You don’t often hear of a non-fiction book being hard to put down, and pulling at your heart strings, but that was my experience with “The Reading Zone – HOW TO HELP KIDS BECOME SKILLED, PASSIONATE, HABITUAL, CRITICAL READERS ” by Nancie Atwell, which endorsed for me what I have always taken for granted – the value of reading.
My mother used to read to us from as far back as I can remember – Beatrix Potter stories, Alison Uttley’s ‘Little Grey Rabbit’, The Wind in the Willows, Arthur Ransome’s ‘Swallows and Amazons’ series. But she had a harder time turning me into a skilled, passionate, habitual, critical reader. Unlike my sister, I wasn’t too keen on the titles my mother picked out for me. I suspect that they were above my reading level at
the time and that I wasn’t interested in the content. I liked to read stories
by Enid Blyton, whom my parents regarded as sexist and racist. I was oblivious
of this, although I knew they didn’t like her books. They weren’t in favour of
comics either, probably sharing the
view of The Reverend John Marcus Harston
Morris who “decried the violence and sensationalism of American crime
and horror comics and their effects on British children”,
and who started his own comic, “Eagle”,
which they allowed us to read. I don’t remember being captivated by Dan Dare or
space travel as a result. I’m still not keen on books about exploring the
universe. The books that turned me into a reader were C.S. Forester’s
“Hornblower” Series. I also enjoyed historical novels for children by Geoffrey
Trease. I have a vague recollection of his making a visit to our school and
being disappointed by his appearance and lack-luster presentation.
|My mother read this to me!|
Atwell’s premise, I had seen in other writings before, is that
“frequent voluminous reading is the single activity that consistently correlates with high levels of performance in standardized tests of reading ability.” She follows this up with real life examples of how frequent voluminous reading is achieved in her school, Center for Teaching and Learning (CTL) Edgecomb, Maine, where “teachers hope that along the way students will become smarter, happier, more just and compassionate people because of the worlds they experience in books.” Doesn’t that describe what we would like our students to become in Jamaica? Atwell says “The only surefire way to induce a love of books is to invite students to select their own.” And “…free choice of books should be a young reader’s right, not a privilege.” “When kids are reading stories that are interesting to them, when books are written at their independent reading levels, comprehension is direct, they understand.” They don’t have to be taught ‘comprehension’.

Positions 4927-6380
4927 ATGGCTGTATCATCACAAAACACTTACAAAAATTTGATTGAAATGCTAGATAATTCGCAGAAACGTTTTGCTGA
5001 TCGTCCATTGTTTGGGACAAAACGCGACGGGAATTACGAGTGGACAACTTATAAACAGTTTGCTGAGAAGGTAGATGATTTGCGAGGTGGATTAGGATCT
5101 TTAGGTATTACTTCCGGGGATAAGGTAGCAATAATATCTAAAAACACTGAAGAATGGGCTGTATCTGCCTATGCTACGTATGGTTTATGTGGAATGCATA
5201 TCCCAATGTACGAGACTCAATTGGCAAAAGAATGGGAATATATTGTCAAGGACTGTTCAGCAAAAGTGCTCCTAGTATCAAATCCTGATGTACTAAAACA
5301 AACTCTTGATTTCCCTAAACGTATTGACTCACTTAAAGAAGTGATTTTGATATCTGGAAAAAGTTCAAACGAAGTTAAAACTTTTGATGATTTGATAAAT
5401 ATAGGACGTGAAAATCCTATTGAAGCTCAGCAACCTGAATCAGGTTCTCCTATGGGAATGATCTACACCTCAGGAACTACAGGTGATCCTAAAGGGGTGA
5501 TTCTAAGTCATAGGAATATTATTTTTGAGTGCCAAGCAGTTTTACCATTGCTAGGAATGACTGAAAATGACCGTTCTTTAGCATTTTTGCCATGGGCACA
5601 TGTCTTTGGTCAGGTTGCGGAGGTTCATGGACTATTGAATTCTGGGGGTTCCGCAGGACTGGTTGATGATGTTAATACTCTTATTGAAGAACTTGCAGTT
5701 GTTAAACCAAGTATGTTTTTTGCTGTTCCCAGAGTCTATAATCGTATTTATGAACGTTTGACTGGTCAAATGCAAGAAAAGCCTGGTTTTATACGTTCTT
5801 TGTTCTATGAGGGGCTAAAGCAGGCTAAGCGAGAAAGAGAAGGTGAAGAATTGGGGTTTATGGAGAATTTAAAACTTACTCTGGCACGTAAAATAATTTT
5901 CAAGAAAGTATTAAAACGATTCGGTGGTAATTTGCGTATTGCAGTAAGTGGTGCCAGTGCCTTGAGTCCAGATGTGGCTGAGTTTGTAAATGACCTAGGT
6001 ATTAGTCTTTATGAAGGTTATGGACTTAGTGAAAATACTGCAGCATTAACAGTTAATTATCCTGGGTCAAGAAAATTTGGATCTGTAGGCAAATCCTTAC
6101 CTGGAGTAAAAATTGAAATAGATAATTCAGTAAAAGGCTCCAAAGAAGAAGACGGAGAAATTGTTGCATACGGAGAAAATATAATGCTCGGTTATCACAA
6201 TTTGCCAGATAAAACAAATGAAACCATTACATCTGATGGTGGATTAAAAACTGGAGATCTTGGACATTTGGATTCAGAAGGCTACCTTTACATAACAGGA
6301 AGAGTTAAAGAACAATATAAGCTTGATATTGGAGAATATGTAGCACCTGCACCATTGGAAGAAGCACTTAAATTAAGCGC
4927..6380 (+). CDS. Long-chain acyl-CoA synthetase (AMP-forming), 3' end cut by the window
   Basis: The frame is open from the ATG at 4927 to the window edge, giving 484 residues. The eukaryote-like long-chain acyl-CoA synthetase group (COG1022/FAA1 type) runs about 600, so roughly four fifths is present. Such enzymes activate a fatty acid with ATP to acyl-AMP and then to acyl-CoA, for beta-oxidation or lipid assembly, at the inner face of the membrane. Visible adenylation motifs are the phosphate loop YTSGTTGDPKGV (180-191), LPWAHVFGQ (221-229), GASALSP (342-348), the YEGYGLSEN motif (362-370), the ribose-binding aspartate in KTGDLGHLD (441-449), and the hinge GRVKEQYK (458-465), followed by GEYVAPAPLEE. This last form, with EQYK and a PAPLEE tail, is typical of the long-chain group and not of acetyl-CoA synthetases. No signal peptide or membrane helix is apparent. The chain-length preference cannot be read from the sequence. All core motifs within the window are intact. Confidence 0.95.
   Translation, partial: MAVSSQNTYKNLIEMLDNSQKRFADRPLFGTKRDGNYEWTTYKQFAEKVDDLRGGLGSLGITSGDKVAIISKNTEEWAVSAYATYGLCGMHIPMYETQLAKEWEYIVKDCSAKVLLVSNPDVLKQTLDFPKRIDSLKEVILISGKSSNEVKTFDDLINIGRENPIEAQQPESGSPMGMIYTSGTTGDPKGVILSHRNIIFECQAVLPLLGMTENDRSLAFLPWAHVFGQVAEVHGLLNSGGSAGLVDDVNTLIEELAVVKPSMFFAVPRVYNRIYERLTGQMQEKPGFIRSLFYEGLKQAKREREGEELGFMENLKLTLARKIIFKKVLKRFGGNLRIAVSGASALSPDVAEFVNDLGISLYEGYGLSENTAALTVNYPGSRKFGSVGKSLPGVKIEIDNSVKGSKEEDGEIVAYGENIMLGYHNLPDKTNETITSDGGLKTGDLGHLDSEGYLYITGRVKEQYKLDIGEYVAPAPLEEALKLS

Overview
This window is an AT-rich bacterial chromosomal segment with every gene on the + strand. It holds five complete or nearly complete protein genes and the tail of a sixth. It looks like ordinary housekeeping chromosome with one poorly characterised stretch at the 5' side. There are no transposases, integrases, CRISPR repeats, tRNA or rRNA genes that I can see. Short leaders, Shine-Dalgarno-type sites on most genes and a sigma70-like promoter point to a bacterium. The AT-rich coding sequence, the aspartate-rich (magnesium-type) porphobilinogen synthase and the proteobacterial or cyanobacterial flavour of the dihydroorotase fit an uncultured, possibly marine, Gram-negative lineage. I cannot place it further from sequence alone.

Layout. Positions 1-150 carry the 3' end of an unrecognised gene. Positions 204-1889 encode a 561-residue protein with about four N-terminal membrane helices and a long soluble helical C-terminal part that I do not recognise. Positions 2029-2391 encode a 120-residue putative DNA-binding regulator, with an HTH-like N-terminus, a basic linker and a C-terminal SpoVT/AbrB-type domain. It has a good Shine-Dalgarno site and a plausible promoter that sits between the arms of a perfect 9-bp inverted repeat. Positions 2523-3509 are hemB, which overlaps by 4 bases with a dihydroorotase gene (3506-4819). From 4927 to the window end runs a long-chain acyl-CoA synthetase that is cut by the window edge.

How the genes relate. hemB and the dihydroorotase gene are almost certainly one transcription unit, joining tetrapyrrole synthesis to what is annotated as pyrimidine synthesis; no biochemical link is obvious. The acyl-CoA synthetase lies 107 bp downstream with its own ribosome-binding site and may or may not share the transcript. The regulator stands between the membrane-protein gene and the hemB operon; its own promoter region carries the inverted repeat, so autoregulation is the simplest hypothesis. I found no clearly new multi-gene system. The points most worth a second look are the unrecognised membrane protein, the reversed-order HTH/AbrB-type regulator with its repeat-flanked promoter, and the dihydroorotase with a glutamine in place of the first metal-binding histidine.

Most of Atwell’s compelling argument critiques the system in the US, but the methods and outcomes are equally applicable in Jamaica. Unfortunately, very few children here see any books apart from what is supplied at school. Only a small percentage of eligible children actually use the Parish Libraries. School libraries vary, but few of them have a budget and depend mainly on donated books. Class libraries are few and far between. Most parents cannot afford to buy children’s literature. They are hard-pressed to buy the expensive workbooks required on school book lists. Effectively, by failing to provide a choice of books for our children, we are denying them the opportunity to become skilled, passionate, habitual, critical readers. Two things must happen for us to turn this situation around:
1. Convince teachers and parents that children who read for pleasure do in fact perform better at school than those who don’t.
2. Increase the supply of books in parish, school and class libraries.
|My book for 9-13 year-olds|
The problem is to select appropriate titles from the avalanche of available children’s books. Nancie Atwell’s book directed me to lists of books recommended by children who attend her school . As she says, the field of children’s literature changes very quickly, so she herself doesn’t recommend books. The children’s recommendations are updated annually. I have begun to go through this list and in subsequent blogs I will highlight my findings.